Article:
Rendered Fat Content


Strobridge & Co. Lith.:
Kellar and his perplexing cabinet mysteries (1894)

"The problem with communication is the illusion that it's occurred."

a common bit of folk wisdom

Publishing serves as a means of communication, and as such, it's subject to all the laws governing it. Primary among those laws might be TheIllusion, TheIllusion that it occurred. We inhabit the pointy end of eons of development of our communication channels. The very best I can claim about any of them might be that they're still subject to the same illusion that communication ever occurs. I famously struggle to keep up with my email, for instance, whatever 'keeping up' might entail. I understand that the probability of me receiving and comprehending any individual email as its sender intended remains slight, almost zero. The Muse is forever discovering that I never received the message she forwarded to me last week and, upon researching the cause, typically finds the message right where she had thought it would be, sitting plaintively in my email queue. It had somehow slipped by me without my noticing. Independent of her intervention, I never would have "received" it. It's the same for everybody.

Face-to-face oral communication seems just as likely to surprise and fail.
We can never tell if what we believed we heard was what the speaker intended. We're safer to assume that it wasn't, or wasn't entirely. Those instances where we blithely presume to know and understand might be those moments when we can be reasonably sure that we misunderstood some significant portion of the message. We rarely even think to second guess our sense of certainty, for it seems like a reliably reassuring indicator, especially when it isn't and couldn't possibly be. We'd be better off if we could presume that we needed room for misconception, that some, perhaps significant portion of every communication came in the form of TheIllusion that it had occurred.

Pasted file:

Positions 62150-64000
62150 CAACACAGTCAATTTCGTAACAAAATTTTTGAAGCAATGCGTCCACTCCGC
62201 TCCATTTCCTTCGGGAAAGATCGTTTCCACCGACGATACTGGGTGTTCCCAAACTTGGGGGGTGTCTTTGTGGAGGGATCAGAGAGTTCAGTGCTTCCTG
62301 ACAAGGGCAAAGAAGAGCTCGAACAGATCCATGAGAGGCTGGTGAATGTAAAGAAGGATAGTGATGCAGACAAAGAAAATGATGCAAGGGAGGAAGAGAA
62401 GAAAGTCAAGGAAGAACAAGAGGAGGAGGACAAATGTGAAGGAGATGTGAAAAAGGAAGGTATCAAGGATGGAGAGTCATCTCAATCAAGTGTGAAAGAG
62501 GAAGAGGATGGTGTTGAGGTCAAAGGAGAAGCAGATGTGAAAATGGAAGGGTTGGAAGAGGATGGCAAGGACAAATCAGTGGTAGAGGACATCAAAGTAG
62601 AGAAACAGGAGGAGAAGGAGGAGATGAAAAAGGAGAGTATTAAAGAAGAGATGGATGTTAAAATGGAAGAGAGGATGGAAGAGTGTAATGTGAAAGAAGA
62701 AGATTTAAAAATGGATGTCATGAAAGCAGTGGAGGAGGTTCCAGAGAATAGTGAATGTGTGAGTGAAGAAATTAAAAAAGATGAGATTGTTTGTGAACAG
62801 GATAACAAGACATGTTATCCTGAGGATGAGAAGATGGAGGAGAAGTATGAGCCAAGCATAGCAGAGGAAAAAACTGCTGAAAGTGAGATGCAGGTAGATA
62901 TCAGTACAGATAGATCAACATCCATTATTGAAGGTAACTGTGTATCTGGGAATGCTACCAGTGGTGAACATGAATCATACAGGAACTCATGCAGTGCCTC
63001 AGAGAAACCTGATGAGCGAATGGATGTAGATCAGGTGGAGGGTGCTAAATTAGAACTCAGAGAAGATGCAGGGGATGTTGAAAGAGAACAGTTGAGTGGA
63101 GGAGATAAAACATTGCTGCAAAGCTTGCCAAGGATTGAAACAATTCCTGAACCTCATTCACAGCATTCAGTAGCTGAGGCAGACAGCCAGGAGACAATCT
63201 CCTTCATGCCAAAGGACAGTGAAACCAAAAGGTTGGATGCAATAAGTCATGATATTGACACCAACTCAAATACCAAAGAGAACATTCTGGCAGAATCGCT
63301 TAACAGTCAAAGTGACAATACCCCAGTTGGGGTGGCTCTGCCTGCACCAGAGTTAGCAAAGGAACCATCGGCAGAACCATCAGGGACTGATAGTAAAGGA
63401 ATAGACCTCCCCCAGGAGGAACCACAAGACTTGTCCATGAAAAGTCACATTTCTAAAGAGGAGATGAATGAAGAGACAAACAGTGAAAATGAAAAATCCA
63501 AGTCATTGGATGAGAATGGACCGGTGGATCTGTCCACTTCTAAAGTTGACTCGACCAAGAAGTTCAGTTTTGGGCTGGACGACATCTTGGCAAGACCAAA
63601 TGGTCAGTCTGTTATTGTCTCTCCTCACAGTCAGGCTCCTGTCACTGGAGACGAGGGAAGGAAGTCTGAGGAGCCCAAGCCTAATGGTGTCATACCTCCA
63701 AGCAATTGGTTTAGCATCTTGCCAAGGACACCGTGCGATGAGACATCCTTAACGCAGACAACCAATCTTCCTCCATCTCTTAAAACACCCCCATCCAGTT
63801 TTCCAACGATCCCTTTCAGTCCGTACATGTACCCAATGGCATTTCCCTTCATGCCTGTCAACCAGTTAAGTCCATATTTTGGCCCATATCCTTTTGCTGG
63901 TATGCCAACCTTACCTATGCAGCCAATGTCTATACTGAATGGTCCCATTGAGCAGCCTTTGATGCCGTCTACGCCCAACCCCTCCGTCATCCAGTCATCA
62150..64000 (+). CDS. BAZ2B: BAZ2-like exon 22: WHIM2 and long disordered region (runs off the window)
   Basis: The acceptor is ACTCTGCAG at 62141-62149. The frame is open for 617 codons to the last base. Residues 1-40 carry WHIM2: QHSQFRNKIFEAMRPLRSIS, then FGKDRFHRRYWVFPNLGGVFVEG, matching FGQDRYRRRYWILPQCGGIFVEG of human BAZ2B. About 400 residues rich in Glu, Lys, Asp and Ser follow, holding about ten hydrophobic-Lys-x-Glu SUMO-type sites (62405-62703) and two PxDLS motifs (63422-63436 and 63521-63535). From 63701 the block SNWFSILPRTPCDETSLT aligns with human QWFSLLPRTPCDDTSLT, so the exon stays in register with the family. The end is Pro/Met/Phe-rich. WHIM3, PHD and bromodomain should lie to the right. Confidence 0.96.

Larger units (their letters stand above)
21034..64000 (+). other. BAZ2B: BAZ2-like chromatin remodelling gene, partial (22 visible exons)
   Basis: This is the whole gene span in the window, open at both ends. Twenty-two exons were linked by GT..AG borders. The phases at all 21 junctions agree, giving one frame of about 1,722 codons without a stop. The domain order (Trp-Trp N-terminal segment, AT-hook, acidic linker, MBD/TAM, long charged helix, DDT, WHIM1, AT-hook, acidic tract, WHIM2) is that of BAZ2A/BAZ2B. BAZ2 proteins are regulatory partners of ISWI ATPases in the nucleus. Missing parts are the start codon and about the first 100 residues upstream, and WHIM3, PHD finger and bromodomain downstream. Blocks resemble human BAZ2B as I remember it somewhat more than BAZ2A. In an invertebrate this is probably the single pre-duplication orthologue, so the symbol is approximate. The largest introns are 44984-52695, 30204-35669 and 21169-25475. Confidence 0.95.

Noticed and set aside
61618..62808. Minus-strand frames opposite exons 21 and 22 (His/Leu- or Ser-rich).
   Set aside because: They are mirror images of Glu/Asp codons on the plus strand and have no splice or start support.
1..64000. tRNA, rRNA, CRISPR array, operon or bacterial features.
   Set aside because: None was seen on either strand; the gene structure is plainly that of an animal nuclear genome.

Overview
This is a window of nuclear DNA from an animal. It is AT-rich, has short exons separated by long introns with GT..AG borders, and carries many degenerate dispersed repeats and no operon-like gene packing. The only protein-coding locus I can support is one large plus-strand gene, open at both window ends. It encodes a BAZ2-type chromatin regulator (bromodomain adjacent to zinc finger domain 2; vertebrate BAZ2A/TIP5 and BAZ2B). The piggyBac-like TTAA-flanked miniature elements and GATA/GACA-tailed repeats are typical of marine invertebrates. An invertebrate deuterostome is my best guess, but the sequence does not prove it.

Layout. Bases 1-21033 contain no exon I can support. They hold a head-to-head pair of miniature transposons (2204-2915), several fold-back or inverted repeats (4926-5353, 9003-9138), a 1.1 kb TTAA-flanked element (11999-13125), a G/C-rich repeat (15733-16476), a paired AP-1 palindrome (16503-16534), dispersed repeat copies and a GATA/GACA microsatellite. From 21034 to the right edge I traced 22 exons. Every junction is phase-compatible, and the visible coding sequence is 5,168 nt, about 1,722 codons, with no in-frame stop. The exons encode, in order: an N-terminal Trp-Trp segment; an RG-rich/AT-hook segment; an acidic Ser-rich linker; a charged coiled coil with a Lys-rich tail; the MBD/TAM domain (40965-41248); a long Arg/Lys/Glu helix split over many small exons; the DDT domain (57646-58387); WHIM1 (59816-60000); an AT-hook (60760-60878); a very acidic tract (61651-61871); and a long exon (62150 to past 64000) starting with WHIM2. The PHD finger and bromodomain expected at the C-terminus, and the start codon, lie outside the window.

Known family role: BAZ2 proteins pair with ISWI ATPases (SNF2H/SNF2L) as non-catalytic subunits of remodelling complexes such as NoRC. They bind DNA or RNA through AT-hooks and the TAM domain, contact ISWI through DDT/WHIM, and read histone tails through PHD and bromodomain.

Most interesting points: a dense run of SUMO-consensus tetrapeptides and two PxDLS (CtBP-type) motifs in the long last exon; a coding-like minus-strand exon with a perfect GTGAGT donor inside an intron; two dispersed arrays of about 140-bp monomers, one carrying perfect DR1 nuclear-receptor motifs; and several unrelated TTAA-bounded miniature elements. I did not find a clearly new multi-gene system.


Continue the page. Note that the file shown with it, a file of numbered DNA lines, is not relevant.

For instance, a published work, a book, can only ever carry TheIllusion that it’s finished. However cultured and curated the contents, some later essential something will inevitably end up missing. TheIllusion will still be working its curious magic long after publication, for each work will enjoy as many interpreters as it has readers, each with their unique set of expectations and each overlaying whatever the author might have been saying to reinforce TheIllusion that anything occurred as the author or the reader/interpreter intended. The space for misinterpretation remains just as large in Publishing as in every other form of communication. While the speed and volume of our communication continue to expand, the net breadth of our misunderstanding has remained constant or has even been growing. Apparently, the better the connection, the more likely the resulting disconnection. It's a universal law or something.

It does nobody very much good to over-anticipate the probability or the depth of TheIllusion. Bare awareness might serve as the best possible defense, even if it prevents nothing. To remain conscious in the face of TheIllusion does not affect the volume of miscommunication, but it might help to quell the damage. We need not presume understanding but choose to leave the mystery open, understanding that we probably didn't understand nearly as deeply as our best senses suggested we had. It's not bad to fail to receive a blind intention another attempted to send. Email's design guarantees that some significant but unpredictable portion of it will fail. Same story with every known form of communication. Shame on us for not noticing or so frequently forgetting this fundamental law of this universe, TheIllusion that any intended communication has occurred. The presumption never wasn't absurd.

©2023 by David A. Schmaltz - all rights reserved

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